Jeanette Cooper: Until high school, most of what I wrote was for my own personal satisfaction until I won first place in a writing contest titled, “I Speak for Democracy”. Then I served on the school newspaper as Assistant Editor and delved in some article writing. Prior to college, I was making my first attempts at novel writing, which I knew absolutely nothing about. I would start stories, throw them away and start new stories. I finally finished one novel, which is still stored in my files—a real bummer. With blind devotion to my work, I even sent it to a publisher and received my second rejection slip—with good reason. The book needed revisions and editing that at the time, I wasn’t trained to do. However, from that time forward, I nursed the desire to become a published author, so after retirement, I dedicated myself to the study of novel writing, finally becoming a serious writer of fiction novels.
eBookEnvy: What kind of advice would you give to a budding writer about the writing process and the publishing process – especially since publishing is entering a brand new phase and dimension?
Jeanette Cooper: I am a self-learner, meaning that my knowledge on writing comes from self-directed research as opposed to writing courses. Therefore, I can only advise others based on my own experience. If my writing had depended upon the belief that I had the aptitude to become a great writer, then I never would have started writing. Instead, I did have a positive outlook that included the idea that because I loved to write it was something I could do as well at as I chose to do. “You can if you think you can,” is a positive phrase I have in a frame on my desktop. Writing, like any other job, can have its downside; thus, believing in one’s own self and having a positive outlook helps generate the kind of output one desires.
The art of writing starts out as a personal endeavor that one must truly enjoy if it is to become a lifelong love. Becoming published is the outgrowth and the bonus. There are many considerations to writing a novel. The development of character is the most important facet—because “plot” is the problem characters bring to the story. To get a good grasp on what this means, I highly recommend the book, Creative Character: How to Build Story People, by the late Dwight V. Swain. (Truly, one of the best resources I have found for a novelist.)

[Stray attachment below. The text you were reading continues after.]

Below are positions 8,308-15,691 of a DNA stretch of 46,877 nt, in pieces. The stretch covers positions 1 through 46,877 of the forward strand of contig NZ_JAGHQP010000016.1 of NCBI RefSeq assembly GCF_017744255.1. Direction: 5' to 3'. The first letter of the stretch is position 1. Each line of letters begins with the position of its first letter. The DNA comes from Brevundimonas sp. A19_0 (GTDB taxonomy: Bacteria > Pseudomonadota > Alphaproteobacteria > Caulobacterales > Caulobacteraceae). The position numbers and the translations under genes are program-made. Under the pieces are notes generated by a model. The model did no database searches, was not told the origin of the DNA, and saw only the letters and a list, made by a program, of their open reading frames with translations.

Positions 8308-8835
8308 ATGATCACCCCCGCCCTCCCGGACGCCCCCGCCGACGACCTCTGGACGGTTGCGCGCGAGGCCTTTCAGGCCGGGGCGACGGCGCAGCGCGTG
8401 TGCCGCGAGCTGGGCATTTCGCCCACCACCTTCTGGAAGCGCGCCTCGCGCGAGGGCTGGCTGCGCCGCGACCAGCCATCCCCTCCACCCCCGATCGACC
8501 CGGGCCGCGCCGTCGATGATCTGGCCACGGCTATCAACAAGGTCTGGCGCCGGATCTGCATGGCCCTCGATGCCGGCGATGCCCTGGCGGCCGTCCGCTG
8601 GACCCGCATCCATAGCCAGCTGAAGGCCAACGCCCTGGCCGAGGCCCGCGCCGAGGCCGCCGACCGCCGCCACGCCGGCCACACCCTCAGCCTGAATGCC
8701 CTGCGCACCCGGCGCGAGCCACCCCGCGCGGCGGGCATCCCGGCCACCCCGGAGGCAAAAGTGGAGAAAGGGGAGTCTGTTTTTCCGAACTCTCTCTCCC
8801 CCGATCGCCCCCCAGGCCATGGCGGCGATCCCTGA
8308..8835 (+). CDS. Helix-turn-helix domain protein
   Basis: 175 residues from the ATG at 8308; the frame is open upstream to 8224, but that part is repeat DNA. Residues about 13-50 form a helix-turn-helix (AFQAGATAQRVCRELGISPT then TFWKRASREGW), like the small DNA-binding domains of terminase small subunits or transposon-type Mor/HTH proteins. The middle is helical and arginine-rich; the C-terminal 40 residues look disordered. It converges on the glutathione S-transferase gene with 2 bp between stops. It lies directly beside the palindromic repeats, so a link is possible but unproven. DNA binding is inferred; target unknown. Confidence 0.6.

Overall, I think the best advice that can be given to a budding writer is, “Read, read, read, and write, write, write.” Read how other writers describe people, scenes, emotions, and create conflict in dialogue between characters, and then use it as models for your own writing. But most of all, make writing an enjoyable venture that gives you pleasure. Turn it into a journey, whereby you travel vicariously with your characters and live what they live.
eBookEnvy: Is there anything in particular that wasn’t covered here that you might want to share with the Free-eBooks.net community -about writing, about teaching, about life … about anything?
Poetry, Mystery, and romantic suspense writer Jeanette Cooper lives in North Florida near the Suwannee River, made famous by Steven Foster’s song, “The Old Folks at Home,” with her wonderful collection of books, her big yard and beautiful old oak trees, and the ever present comfort of family near by. When she isn’t writing, she enjoys walking, reading, cooking, and gardening, but admits she doesn’t have a green thumb. Still the outdoors beckons to her whether for pulling weeds, planting perennials, or raking leaves during season. Jeanette’s books are available in paperback and e-book at Amazon.com, the kindle bookstore, and other online bookstores. She loves to hear from her readers, and invites you to contact her via e-mail accessed by visiting her web site at www.jeanettecooper.net.